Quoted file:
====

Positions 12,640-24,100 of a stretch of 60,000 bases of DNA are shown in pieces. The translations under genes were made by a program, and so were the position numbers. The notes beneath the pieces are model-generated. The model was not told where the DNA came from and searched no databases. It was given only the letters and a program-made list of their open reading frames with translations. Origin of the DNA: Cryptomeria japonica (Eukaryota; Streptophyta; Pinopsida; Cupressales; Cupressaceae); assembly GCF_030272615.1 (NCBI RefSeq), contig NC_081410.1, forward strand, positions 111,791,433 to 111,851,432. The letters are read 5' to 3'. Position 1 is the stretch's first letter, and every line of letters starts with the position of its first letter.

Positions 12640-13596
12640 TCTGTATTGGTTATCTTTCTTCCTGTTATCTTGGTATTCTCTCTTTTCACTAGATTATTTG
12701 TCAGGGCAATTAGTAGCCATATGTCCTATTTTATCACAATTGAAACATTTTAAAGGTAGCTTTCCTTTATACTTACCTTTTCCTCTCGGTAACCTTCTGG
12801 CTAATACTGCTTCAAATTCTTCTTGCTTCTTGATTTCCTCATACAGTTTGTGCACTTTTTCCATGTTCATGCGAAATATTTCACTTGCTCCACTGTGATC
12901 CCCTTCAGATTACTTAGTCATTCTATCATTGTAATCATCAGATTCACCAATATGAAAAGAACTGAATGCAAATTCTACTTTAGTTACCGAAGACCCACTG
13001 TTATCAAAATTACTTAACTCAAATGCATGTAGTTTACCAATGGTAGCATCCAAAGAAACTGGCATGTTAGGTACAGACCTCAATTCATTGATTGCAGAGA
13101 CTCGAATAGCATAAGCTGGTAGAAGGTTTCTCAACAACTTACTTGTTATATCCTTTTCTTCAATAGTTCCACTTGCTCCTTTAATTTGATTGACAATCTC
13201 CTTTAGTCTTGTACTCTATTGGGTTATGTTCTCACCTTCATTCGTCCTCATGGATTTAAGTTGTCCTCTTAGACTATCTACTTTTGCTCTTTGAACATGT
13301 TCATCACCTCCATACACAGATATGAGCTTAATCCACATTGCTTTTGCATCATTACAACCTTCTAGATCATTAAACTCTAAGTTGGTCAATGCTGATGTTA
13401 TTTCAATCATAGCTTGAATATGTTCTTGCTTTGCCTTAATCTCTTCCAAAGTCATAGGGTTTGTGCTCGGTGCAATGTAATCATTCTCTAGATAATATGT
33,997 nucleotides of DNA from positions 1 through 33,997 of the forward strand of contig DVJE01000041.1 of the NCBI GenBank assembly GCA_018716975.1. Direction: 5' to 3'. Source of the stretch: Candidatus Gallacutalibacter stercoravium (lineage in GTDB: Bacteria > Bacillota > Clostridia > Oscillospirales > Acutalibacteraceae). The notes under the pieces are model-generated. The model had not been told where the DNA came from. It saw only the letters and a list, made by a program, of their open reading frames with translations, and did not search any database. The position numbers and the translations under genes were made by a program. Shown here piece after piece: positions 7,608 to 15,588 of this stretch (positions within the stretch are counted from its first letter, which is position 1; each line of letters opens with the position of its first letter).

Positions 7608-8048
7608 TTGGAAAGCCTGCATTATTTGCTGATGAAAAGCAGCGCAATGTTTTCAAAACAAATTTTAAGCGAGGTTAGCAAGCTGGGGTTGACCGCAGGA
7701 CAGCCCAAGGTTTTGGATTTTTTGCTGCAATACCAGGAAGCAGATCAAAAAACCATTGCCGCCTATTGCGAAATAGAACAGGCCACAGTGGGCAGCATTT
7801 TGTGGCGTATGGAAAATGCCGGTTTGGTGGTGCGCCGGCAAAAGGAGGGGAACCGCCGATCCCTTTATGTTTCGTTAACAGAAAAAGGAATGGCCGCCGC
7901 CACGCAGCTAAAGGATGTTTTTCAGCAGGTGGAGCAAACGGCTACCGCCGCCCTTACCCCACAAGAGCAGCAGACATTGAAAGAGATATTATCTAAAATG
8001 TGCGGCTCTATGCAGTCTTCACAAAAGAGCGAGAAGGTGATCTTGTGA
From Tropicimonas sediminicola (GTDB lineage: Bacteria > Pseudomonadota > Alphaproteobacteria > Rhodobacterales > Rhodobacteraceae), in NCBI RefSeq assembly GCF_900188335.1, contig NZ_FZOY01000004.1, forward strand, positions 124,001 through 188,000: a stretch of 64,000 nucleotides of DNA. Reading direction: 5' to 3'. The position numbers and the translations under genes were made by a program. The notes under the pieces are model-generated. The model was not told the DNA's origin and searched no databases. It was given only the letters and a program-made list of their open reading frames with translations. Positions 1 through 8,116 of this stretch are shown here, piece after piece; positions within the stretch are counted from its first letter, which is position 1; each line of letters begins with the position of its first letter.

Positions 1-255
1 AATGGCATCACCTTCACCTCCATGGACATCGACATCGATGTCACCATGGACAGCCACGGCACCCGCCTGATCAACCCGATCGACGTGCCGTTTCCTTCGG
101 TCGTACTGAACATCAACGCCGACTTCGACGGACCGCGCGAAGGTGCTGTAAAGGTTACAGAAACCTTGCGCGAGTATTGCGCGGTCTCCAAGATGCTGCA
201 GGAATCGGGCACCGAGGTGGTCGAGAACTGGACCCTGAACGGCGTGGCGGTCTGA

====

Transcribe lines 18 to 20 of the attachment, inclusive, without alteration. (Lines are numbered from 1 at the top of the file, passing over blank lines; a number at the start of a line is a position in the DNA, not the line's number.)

8001 TGCGGCTCTATGCAGTCTTCACAAAAGAGCGAGAAGGTGATCTTGTGA
From Tropicimonas sediminicola (GTDB lineage: Bacteria > Pseudomonadota > Alphaproteobacteria > Rhodobacterales > Rhodobacteraceae), in NCBI RefSeq assembly GCF_900188335.1, contig NZ_FZOY01000004.1, forward strand, positions 124,001 through 188,000: a stretch of 64,000 nucleotides of DNA. Reading direction: 5' to 3'. The position numbers and the translations under genes were made by a program. The notes under the pieces are model-generated. The model was not told the DNA's origin and searched no databases. It was given only the letters and a program-made list of their open reading frames with translations. Positions 1 through 8,116 of this stretch are shown here, piece after piece; positions within the stretch are counted from its first letter, which is position 1; each line of letters begins with the position of its first letter.

Positions 1-255